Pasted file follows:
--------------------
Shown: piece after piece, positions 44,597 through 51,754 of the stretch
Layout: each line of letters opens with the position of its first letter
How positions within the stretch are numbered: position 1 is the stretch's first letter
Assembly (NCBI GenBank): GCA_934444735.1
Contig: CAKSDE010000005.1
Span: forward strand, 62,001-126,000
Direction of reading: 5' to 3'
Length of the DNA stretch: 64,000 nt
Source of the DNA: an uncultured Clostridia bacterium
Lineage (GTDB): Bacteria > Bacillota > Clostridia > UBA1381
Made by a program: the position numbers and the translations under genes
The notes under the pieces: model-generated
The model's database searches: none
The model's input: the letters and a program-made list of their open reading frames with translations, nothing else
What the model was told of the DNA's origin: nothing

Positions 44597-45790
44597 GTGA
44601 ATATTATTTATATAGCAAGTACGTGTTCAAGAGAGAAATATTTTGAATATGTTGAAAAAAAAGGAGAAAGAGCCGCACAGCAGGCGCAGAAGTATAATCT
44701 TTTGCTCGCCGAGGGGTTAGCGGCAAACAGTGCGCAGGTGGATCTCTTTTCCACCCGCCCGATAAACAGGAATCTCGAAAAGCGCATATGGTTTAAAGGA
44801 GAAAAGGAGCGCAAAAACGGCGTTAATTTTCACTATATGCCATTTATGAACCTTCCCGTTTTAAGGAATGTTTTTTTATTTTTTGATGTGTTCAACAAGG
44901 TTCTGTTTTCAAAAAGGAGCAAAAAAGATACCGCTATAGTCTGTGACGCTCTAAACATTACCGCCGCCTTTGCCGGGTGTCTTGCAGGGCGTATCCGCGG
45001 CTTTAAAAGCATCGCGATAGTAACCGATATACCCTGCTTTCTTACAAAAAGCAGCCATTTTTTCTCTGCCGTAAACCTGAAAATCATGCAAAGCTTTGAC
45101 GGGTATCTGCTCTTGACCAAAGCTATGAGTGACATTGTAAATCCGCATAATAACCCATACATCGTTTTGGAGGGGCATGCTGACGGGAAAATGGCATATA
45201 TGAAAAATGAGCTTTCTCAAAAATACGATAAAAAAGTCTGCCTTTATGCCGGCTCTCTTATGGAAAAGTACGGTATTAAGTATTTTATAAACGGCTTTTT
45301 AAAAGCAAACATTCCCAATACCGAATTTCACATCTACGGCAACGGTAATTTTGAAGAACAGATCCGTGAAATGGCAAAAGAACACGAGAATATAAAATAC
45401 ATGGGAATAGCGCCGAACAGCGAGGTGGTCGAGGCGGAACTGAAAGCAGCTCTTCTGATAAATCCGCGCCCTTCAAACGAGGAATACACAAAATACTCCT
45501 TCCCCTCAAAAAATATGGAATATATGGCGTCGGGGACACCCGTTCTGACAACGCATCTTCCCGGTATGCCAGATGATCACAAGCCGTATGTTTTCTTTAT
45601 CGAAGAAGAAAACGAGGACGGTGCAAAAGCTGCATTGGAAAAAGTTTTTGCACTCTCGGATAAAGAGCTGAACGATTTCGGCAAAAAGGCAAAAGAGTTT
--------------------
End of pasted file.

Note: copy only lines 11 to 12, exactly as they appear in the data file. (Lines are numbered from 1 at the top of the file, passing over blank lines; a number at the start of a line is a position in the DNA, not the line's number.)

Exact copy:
Made by a program: the position numbers and the translations under genes
The notes under the pieces: model-generated